"SOUTHWOLD, a parish, seaport, market town, and municipal borough locally in the hundred of Blything, county Suffolk, but having separate jurisdiction, 4 miles N.E. of Dunwich, 12 S.W. of Lowestoft, and 30 N.E. of Ipswich. It is situated on an eminence, nearly surrounded by the river Blythe, at its influx into the German Ocean, and is bounded on the N. by Buss Creek. It was called by the Saxons Sudwald, i.e., Southwood, from an ancient forest now cleared, and was given by Bishop Alfric to the Abbey of Bury St. Edmund's, to which it paid 25,000 herrings. At the time of the Domesday Survey it was above a mile from the sea, which has here so encroached upon the land that it is now close to the shore. Henry VII. granted it a charter of incorporation. In 1659 a fire consumed nearly the whole town, with the townhall, gaol, granaries, and court-baron rolls, in consequence of which the whole body of copyholders under the corporation became freeholders. Two naval engagements took place in the bay opposite the town, commonly called Sole Bay, between the Dutch and English; the first battle in 1665, when the Dutch were entirely defeated, and the second in 1672, when the Dutch fleet under De Ruyter drew off under cover of night; the English being too shattered to follow them. In October, 1745, William Duke of Cumberland landed here on his return from the Continent and presented the town with six pieces of ordinance, which occupy the battery on the cliffs.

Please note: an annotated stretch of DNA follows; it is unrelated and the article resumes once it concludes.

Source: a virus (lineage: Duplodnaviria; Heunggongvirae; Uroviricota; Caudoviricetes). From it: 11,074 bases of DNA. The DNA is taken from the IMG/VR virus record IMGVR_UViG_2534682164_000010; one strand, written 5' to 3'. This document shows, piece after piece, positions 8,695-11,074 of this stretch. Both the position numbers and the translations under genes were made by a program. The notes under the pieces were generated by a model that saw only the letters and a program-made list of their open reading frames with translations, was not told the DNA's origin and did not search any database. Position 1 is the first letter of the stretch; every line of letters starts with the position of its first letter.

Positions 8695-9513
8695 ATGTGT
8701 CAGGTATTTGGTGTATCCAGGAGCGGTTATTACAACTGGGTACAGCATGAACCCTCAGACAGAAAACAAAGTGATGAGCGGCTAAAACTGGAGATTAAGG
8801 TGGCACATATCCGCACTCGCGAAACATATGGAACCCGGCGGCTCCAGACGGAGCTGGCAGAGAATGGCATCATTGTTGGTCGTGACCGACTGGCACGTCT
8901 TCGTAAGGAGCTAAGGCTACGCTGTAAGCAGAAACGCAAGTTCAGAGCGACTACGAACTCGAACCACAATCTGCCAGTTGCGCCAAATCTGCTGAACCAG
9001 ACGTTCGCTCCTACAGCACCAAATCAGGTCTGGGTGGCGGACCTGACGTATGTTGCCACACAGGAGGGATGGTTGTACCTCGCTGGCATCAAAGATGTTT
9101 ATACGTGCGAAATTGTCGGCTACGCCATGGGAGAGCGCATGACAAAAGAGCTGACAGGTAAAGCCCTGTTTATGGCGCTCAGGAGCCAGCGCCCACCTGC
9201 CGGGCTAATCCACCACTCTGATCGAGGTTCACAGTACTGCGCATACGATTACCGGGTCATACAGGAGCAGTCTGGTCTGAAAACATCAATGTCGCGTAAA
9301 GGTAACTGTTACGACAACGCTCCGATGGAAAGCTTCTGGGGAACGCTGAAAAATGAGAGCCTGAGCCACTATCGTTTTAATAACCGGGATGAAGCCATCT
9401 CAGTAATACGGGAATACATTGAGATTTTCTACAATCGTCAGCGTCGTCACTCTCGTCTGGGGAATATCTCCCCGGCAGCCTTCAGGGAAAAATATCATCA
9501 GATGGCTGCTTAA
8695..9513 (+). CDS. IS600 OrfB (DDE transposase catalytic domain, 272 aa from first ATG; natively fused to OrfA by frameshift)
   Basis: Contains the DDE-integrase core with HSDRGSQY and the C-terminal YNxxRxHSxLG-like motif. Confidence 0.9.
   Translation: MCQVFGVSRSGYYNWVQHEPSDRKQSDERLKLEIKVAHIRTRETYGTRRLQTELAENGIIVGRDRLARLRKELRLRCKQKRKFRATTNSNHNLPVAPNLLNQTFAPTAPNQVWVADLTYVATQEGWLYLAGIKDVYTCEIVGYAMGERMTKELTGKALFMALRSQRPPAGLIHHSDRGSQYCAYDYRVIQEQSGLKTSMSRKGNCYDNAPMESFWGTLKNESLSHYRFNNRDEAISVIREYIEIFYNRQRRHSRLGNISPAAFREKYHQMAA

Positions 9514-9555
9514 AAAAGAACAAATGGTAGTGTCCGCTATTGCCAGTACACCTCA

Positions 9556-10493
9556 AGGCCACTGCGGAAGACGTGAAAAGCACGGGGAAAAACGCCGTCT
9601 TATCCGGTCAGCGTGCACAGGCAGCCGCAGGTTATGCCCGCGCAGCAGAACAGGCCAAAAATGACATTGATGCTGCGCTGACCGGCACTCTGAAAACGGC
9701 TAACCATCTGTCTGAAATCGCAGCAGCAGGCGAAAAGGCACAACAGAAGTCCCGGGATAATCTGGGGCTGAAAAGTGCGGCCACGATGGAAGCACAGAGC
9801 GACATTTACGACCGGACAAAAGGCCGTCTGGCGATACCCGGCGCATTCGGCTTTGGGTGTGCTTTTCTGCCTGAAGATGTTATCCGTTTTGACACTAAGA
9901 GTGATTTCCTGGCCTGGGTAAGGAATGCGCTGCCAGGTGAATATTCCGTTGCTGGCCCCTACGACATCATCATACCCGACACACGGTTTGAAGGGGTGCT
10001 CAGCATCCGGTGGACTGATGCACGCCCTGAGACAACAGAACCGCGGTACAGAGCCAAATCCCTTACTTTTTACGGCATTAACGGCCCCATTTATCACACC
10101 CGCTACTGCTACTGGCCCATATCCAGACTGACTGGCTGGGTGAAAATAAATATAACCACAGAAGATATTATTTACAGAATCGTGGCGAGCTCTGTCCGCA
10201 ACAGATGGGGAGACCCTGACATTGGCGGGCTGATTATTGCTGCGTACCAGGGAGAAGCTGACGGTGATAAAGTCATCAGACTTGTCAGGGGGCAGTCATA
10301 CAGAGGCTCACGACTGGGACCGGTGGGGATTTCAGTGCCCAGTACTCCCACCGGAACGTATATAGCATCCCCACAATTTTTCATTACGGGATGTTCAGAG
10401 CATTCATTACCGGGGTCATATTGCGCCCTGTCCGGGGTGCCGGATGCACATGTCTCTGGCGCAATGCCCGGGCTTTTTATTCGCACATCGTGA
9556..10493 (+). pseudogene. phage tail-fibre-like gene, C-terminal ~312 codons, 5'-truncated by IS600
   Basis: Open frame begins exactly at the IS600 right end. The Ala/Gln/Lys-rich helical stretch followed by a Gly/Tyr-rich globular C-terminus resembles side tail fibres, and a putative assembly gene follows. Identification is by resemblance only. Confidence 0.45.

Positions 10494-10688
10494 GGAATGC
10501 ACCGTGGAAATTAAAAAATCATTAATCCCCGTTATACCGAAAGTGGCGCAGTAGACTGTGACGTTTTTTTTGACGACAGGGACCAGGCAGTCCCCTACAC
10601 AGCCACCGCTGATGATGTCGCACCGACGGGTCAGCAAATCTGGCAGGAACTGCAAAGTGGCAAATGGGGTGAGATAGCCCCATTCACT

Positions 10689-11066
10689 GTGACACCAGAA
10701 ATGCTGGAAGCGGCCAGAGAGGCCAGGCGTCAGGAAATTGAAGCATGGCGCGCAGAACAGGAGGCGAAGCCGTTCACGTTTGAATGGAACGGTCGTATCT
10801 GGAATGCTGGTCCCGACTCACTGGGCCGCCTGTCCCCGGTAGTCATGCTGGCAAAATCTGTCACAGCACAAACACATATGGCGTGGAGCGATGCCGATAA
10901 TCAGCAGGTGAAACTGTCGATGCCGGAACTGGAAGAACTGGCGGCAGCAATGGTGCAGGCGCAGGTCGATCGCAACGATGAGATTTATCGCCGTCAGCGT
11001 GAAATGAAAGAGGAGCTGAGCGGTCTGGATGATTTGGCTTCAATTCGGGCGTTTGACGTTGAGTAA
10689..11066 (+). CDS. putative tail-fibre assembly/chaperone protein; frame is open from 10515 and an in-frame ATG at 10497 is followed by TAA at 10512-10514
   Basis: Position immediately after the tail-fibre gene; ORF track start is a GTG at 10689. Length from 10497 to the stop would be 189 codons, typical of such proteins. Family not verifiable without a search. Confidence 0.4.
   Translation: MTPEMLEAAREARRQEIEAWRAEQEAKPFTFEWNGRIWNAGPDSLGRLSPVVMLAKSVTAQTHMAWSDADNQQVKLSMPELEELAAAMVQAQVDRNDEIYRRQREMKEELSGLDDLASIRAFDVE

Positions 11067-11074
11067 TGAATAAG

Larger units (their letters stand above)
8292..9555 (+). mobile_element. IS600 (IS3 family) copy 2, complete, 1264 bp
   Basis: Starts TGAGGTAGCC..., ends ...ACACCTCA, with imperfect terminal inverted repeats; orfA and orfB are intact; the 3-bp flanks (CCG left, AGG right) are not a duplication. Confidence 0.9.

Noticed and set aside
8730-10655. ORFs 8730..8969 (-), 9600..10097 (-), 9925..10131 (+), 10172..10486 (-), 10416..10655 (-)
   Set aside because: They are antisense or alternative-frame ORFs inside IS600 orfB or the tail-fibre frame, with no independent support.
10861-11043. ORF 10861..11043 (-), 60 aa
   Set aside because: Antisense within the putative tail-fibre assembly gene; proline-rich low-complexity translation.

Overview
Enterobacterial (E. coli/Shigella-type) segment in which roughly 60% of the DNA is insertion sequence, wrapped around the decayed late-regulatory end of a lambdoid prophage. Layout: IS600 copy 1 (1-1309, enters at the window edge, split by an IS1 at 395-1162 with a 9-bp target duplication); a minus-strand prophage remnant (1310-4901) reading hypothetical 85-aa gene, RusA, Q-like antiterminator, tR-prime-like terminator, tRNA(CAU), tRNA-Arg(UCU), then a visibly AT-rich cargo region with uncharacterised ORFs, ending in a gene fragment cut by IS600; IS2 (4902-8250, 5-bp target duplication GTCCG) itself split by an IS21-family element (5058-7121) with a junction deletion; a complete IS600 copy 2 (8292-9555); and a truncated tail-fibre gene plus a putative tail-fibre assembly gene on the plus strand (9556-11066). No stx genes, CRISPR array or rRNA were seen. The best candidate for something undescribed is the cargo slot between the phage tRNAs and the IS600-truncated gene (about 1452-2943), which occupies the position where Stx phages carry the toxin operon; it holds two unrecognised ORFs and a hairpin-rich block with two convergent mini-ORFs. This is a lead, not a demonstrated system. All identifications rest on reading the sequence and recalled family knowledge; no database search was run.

About the middle of the last century the harbour was improved by the construction of two piers, and the clearing out of the haven, which had been choked up with sand. A breakwater has also been constructed beneath Gun-hill Cliff to prevent the encroachment of the sea, which had become serious. It is a coastguard station, and pilot-boats and life-boats are kept here. There is a considerable maritime trade, chiefly coastwise, and the fisheries are prolific, principally in herrings, cod, soles, and sprats, which are sent to the London market. Salt works have long been established, and there are an iron foundry, brewery, and ropewalks. The town, which is clean and well kept, is triangular, and contains many good houses and several villas surrounded by grounds and gardens facing the sea, and in front is a promenade along the cliff. There are lodging-houses, and accommodation for visitors during the season for sea-bathing. The streets are well paved, lighted with gas, and the houses supplied with excellent spring water. It contains a guildhall, rebuilt in 1819, a sailors reading room, a gaol, commercial bank, two batteries (one now unfit for service), and abridge. The population in 1851 was 2,102, exclusive of 200 fishermen then away on distant voyages, and in 1861 2,032, showing a slight decrease. Under the new Act the town is governed by a mayor, 4 aldermen, 12 common councilmen, treasurer, and town clerk, with the style of "bailiffs, aldermen, and burgesses of the borough of Southwold." The corporation revenue is about £1,000, chiefly derived from the manorial rents. The living is a perpetual curacy in the diocese of Norwich, value £90. The church, dedicated to St. Edmund, is a Gothic structure built in the middle of the 15th century, 143½ feet by 56, with a steeple 100 feet high, containing eight bells. It is constructed of freestone, intermixed with flint of various colours, and has a good porch with a niche in it. In the interior are carved seats, painted screen and ceiling, and a monument to Gardner, the town historian. The church is now being restored. The register commences in 1602. The parochial charities produce about £50 per annum. There are places of worship for the Independents and Wesleyans, also National and infant schools. Fossil remains of the mammoth and elephant are met with. This part of the coast is also remarkable for the early arrival and late departure of the swallow. Market day is on Thursday. An annual fair is held on Trinity Monday and the two following days."